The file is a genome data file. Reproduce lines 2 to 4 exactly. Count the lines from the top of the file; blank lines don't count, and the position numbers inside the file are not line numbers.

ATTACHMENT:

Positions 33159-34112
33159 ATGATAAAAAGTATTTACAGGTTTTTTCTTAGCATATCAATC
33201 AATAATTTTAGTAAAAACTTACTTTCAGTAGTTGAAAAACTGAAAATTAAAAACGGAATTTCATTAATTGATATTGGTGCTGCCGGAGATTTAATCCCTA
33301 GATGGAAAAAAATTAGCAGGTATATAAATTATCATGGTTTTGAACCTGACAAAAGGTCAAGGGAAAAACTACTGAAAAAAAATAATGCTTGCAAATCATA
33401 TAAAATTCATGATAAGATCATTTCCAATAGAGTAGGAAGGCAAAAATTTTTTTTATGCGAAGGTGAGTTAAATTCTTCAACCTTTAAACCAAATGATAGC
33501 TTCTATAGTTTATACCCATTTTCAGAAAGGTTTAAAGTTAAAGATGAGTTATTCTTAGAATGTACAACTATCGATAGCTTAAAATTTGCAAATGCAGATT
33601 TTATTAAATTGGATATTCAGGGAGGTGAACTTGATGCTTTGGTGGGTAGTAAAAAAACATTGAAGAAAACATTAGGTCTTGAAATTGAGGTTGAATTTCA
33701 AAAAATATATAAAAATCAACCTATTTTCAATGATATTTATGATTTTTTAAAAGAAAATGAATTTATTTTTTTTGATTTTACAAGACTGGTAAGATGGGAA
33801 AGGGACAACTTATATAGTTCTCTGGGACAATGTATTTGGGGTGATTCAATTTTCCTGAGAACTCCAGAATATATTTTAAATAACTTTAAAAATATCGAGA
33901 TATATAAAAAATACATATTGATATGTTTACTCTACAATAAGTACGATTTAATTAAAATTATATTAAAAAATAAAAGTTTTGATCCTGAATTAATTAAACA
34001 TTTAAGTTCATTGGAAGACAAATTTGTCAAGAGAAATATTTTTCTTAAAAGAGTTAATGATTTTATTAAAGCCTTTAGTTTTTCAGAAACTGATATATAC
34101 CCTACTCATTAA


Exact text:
33159 ATGATAAAAAGTATTTACAGGTTTTTTCTTAGCATATCAATC
33201 AATAATTTTAGTAAAAACTTACTTTCAGTAGTTGAAAAACTGAAAATTAAAAACGGAATTTCATTAATTGATATTGGTGCTGCCGGAGATTTAATCCCTA
33301 GATGGAAAAAAATTAGCAGGTATATAAATTATCATGGTTTTGAACCTGACAAAAGGTCAAGGGAAAAACTACTGAAAAAAAATAATGCTTGCAAATCATA